Insiders are prevented from buying or selling shares except at certain periods right after information is disclosed publicly. But. People have bills to pay and kids to put through college and whatnot. So an insider can set up a plan where shares are sold on a specific schedule and they have no control over number of shares or timing. These plans (covered ...


4

From Wikipedia, the index consists of the 100 "largest" companies (by market capitalization) that meet certain requirements. The requirements for being eligible for the index are: The NASDAQ has over the years put in place a series of stringent standards that companies must meet before being included in the index. Those standards include the ...


4

A corporation is a company that is owned by stockholders. A publicly-traded corporation, like Facebook, Inc., is a company where shares of stock (small quantities of ownership in the corporation) are traded in a public stock market. If you look at the current quote for Facebook and it tells you that the share price is $131.88 USD, it means that you can ...


4

US stocks don't automatically list on different US exchanges. Exchanges such as NASDAQ and NYSE are independent and have different (though in many places overlapping) listing requirements including both quantitative initial listing standards (e.g., different earnings tests) as well as corporate governance standards (e.g., whether or not an internal audit ...


3

I'm having the same issue with AJ Bell, and I got this reply when asking for a list of stocks which settle in CREST: "Unfortunately, there is not a list of CREST settleable securities that we can send to you. We use something called the Crest Gui which is a system that allows us to check each stock an individual basis. However, we pay a fee to CREST for ...


3

You can download the daily Consolidated Tape from the link below. Click the "daily files tab" for FTP instructions. FTP is a very common protocol for dissemination of financial information. It is easy to set up an automated script or small application to download the file daily if needed. You should be able to produce a comprehensive historical list by ...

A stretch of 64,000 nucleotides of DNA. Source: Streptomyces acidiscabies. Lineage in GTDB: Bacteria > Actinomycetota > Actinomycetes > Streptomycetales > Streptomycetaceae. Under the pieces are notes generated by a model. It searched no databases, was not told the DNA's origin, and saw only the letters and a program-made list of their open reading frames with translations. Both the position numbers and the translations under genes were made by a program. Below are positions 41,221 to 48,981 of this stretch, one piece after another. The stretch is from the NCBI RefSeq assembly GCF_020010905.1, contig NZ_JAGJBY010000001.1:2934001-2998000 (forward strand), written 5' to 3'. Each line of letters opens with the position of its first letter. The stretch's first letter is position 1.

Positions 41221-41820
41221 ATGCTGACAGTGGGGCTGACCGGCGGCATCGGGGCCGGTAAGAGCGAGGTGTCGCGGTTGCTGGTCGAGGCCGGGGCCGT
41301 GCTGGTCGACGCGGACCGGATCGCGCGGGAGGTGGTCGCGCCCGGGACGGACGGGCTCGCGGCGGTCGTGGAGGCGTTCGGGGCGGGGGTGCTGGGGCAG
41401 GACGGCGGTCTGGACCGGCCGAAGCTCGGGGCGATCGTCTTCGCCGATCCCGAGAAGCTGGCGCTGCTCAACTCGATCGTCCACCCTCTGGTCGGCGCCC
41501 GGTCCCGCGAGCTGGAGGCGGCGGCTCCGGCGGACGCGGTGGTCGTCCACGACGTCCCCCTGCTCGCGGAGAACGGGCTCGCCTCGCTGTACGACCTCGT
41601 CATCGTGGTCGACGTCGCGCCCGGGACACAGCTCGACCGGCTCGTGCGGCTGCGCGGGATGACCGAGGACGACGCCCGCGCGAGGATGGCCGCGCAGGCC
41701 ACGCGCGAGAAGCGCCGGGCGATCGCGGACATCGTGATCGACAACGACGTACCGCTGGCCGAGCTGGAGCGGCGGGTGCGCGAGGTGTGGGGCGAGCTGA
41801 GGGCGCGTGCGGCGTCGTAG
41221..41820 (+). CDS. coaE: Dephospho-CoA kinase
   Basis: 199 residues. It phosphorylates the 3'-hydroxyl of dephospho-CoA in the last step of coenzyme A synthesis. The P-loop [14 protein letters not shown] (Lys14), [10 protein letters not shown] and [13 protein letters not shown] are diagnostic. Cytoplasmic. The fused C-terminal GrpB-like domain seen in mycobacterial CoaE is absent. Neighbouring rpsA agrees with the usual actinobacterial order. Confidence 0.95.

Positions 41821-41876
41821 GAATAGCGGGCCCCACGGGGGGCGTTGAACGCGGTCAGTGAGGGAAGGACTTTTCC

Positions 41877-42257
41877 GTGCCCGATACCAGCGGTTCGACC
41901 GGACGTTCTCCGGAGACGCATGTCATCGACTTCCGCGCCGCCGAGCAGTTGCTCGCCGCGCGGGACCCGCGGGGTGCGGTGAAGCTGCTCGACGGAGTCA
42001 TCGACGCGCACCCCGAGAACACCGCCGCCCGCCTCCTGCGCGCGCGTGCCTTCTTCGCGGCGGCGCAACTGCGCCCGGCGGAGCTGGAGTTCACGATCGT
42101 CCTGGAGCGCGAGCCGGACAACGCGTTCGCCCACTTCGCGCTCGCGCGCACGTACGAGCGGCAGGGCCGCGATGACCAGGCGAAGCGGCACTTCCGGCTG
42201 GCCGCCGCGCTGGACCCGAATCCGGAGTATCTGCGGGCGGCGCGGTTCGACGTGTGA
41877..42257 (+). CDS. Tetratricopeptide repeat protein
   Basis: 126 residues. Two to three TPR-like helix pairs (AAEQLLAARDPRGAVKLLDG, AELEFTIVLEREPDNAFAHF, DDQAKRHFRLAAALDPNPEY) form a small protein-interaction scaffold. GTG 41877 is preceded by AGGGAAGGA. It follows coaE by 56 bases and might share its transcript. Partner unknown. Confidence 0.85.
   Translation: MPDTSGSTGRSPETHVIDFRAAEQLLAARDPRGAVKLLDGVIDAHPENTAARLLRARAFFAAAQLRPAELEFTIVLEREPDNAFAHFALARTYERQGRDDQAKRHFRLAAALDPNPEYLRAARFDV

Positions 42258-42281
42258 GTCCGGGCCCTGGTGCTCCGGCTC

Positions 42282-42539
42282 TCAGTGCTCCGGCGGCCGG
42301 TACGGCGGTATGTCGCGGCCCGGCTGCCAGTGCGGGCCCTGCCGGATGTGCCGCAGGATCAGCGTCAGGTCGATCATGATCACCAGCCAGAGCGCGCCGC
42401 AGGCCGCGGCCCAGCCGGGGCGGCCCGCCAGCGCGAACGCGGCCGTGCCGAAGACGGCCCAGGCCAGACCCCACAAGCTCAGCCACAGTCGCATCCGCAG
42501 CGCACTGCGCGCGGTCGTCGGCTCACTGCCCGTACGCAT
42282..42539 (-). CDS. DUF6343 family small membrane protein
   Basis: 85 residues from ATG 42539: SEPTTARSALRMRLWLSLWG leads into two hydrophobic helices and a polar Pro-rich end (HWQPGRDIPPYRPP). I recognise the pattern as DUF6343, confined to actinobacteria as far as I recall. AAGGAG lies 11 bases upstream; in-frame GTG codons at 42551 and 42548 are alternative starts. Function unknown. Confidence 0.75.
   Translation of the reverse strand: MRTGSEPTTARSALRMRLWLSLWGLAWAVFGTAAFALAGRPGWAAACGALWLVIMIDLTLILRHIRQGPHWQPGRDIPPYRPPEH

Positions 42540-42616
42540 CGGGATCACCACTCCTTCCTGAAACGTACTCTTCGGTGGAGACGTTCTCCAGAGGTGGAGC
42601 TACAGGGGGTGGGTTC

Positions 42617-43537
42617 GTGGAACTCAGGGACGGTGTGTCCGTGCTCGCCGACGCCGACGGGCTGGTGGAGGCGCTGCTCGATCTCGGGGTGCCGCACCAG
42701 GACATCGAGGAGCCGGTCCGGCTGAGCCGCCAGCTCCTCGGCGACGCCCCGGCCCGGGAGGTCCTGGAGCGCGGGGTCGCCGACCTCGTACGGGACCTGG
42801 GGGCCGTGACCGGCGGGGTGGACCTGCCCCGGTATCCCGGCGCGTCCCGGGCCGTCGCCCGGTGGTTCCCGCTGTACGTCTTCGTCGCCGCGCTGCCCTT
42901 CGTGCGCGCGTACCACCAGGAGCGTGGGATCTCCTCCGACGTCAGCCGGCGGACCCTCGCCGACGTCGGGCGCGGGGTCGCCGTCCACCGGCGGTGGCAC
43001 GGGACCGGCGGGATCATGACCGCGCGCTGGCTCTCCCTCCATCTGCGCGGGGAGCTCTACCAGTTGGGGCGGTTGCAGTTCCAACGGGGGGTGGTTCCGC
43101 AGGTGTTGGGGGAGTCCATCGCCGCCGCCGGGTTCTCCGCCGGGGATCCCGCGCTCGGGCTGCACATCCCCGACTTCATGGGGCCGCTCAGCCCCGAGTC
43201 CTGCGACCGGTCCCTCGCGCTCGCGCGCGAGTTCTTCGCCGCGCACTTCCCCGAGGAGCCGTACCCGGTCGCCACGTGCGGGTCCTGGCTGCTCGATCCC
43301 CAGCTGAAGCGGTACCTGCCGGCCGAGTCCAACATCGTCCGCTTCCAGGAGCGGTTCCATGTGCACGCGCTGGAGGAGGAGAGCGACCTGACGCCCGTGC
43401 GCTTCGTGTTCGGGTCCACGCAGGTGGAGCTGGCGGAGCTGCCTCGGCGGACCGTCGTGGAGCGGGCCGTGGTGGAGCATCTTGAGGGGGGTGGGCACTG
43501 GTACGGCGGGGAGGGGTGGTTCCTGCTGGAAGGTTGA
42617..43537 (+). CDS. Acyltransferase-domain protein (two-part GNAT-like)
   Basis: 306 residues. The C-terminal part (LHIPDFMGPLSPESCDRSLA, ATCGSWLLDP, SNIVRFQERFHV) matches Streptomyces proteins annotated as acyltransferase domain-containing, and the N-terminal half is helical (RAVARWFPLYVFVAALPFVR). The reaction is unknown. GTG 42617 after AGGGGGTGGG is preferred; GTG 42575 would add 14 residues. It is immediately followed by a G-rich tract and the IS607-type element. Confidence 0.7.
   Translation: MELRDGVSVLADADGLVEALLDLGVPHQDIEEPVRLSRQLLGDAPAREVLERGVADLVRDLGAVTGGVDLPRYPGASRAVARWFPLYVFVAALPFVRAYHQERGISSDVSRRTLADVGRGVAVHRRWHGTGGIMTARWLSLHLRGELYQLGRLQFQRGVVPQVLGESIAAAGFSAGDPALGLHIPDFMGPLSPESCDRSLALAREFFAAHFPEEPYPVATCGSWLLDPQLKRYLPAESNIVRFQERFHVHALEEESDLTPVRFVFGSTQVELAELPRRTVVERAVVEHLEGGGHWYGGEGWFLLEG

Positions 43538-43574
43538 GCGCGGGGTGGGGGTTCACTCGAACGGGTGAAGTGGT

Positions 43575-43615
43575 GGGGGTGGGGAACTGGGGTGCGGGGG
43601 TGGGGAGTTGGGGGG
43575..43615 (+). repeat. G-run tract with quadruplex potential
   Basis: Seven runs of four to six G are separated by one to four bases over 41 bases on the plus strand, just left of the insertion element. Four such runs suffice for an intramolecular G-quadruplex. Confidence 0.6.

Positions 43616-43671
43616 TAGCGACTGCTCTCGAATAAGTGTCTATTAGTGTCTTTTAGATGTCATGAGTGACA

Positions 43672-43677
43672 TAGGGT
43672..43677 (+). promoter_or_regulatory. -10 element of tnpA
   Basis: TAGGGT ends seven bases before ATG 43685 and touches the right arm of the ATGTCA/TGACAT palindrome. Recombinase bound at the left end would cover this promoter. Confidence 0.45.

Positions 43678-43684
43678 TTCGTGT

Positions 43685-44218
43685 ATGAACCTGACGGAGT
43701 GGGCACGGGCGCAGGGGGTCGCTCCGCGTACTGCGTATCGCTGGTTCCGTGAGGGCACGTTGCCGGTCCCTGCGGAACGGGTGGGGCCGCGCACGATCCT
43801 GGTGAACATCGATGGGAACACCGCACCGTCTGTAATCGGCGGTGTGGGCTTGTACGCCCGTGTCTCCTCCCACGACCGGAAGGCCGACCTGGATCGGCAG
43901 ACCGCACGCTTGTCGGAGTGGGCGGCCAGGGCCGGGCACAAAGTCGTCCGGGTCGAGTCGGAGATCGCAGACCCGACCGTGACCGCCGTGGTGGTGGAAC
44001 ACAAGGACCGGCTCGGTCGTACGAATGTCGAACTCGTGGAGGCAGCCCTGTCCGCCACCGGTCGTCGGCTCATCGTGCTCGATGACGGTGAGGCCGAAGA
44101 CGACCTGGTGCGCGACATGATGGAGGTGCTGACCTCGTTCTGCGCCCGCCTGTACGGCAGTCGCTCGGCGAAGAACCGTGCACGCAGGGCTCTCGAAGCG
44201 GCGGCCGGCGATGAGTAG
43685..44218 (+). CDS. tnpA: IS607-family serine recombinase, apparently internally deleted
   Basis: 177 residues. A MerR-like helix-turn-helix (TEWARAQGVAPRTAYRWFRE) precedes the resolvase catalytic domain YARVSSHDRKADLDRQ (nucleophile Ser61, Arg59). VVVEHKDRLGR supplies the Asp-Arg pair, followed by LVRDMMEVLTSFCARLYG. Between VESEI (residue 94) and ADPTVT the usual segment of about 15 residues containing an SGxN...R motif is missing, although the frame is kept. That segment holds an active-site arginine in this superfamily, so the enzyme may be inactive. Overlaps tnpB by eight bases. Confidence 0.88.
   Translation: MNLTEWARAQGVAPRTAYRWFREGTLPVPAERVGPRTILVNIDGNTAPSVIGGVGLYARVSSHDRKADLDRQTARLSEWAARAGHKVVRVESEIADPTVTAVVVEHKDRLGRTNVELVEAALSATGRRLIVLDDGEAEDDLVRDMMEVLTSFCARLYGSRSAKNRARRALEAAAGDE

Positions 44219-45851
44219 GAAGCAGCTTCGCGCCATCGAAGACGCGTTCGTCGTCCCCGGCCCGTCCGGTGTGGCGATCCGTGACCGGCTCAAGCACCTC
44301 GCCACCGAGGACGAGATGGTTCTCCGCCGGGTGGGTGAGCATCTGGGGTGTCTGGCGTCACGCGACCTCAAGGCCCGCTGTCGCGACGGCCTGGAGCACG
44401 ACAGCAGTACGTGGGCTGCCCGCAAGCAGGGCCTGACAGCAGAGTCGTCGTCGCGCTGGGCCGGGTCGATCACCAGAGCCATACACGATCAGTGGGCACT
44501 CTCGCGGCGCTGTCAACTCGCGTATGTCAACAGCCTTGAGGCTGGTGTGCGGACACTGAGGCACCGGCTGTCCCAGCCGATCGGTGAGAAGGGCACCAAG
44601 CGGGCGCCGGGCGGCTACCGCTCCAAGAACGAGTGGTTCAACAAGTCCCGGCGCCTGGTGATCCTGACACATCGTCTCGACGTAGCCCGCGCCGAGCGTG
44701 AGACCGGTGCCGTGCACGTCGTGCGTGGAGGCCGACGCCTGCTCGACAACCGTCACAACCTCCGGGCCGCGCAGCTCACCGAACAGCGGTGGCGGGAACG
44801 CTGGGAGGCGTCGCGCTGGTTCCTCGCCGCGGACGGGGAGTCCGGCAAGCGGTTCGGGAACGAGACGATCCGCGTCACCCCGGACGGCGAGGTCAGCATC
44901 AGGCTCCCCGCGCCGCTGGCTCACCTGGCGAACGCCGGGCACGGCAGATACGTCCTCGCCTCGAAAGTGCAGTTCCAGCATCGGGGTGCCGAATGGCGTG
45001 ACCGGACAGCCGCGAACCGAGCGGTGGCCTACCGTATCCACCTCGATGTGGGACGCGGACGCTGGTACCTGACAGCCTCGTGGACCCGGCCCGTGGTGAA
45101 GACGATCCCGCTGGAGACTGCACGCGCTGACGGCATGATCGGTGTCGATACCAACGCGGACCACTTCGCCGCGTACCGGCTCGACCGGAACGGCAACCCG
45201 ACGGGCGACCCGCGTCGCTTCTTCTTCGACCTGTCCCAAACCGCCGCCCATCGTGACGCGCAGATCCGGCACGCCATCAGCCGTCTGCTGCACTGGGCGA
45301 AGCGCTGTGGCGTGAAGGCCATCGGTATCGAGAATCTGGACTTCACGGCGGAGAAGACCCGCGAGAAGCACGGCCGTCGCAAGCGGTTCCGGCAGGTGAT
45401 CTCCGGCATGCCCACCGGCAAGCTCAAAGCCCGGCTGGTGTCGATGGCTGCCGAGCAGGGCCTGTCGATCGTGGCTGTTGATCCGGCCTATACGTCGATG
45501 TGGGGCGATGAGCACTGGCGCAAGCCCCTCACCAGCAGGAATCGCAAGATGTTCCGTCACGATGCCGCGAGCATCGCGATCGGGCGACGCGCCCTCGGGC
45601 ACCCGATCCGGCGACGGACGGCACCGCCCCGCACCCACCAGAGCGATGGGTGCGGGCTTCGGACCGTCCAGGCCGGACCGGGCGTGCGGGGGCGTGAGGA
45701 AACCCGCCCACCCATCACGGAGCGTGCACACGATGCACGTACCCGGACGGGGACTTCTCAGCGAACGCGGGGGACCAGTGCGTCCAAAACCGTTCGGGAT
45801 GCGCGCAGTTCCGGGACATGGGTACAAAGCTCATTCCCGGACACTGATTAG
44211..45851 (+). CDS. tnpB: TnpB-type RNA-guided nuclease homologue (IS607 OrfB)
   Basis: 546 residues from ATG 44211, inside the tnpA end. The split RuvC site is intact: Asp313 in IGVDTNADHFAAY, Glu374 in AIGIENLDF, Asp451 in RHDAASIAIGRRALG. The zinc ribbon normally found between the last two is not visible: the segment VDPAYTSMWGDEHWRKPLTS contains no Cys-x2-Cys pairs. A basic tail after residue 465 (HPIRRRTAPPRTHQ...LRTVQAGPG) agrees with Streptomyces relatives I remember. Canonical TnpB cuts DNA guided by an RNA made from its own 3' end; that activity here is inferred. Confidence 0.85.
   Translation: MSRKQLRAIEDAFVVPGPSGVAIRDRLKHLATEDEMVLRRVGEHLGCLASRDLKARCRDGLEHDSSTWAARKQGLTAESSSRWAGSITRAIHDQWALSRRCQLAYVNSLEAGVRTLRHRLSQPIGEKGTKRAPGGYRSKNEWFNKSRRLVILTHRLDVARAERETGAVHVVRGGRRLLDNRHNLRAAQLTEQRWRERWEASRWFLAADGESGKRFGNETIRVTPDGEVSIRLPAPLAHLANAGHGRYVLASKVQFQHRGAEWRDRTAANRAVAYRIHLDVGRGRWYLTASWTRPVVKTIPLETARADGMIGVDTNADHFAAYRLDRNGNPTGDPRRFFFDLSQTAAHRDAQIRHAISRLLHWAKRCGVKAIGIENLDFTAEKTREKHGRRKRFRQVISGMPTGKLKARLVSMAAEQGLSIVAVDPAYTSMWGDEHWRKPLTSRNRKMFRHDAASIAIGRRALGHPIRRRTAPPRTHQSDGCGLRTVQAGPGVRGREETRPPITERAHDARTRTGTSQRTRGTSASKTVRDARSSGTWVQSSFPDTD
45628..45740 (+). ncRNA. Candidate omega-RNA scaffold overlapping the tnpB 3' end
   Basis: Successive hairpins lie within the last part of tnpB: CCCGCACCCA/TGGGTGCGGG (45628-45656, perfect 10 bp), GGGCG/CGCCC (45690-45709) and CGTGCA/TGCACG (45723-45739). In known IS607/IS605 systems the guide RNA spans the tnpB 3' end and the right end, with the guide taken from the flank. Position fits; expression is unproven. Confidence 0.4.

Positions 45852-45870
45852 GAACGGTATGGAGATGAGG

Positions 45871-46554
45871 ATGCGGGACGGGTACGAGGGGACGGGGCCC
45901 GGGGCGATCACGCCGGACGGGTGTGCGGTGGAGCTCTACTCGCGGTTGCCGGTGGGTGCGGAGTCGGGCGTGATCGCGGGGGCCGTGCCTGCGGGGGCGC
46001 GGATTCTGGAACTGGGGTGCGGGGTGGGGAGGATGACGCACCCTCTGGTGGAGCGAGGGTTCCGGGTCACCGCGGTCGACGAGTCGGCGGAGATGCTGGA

3

Their argument is mostly nonsense. Take someone like Tim Cook, CEO of Apple. He has a not very large salary, and makes a lot more money through stock bonuses. You would never, ever expect him to buy Apple shares. And assuming that he doesn't want to end up one day as the richest man in the cemetery, you would expect him to sell significant numbers of shares, ...


3

http://www.marketwatch.com/optionscenter/calendar would note some options expiration this week that may be a clue as this would be the typical end of quarter stuff so I suspect it may happen each quarter. http://www.investopedia.com/terms/t/triplewitchinghour.asp would note in part: Triple witching occurs when the contracts for stock index futures, ...


3

I do not believe Nasdaq provides OTCBB quotations through those services. The TotalView webpage says: TotalView, Nasdaq’s premier data feed, shows you every single quote and order at every price level in Nasdaq-, NYSE-, MKT- and regional-listed securities on Nasdaq. The phrase "Nasdaq-, NYSE-, MKT- and regional-listed securities" does not include pink ...


3

You cannot determine this solely by the ticker length. However, there are some conventions that may help steer you there. Nasdaq has 2-4 base letters BATS has 4 base letters NYSE equity securities have 1-4 base letters. NYSE Mkt (formerly Amex) have 1-4 base letters. NYSE Arca has 4 base letters OTC has 4 base letters. Security types other than equities ...


3

Why do stock markets allow these differences in reporting? The IRS allows businesses to use fiscal calendars that differ from the calendar year. There are a number of reasons a company would choose do this, from preferring to avoid an accounting rush at end of year during holiday season, to aligning with seasonality for their profits (some like to have Q4 ...


3

You are correct. The Alternative Uptick Rule does not allow a stock to be shorted if it has fallen 10% or more in a day. CLDR dropped 9.02% on Thursday (from $10.75 to $9.78). That's why it did not appear on the NASDAQ's Short Sale Circuit Breaker list (your link) and shorting continued to be allowed. Your second link to The "short sale volume percent" ...


3

Finally I was able to find the answer. There is no change in the duration of pre and post market hours on a partial trading day. Pre market starts from 4 AM ends at 9:30 AM. Normal market starts at 9:30 and ends at 1 PM (because of partial trading day) Post market starts at 1 PM and ends at 5 PM.


2

I would say that non-displayed orders would be hidden orders, however I have never heard them being termed this way. A hidden order is basically a large order placed usually by an institution to buy/sell a large number of shares. They place the order as a hidden order so that it cannot be seen in the order book so that it does not move the market due to its ...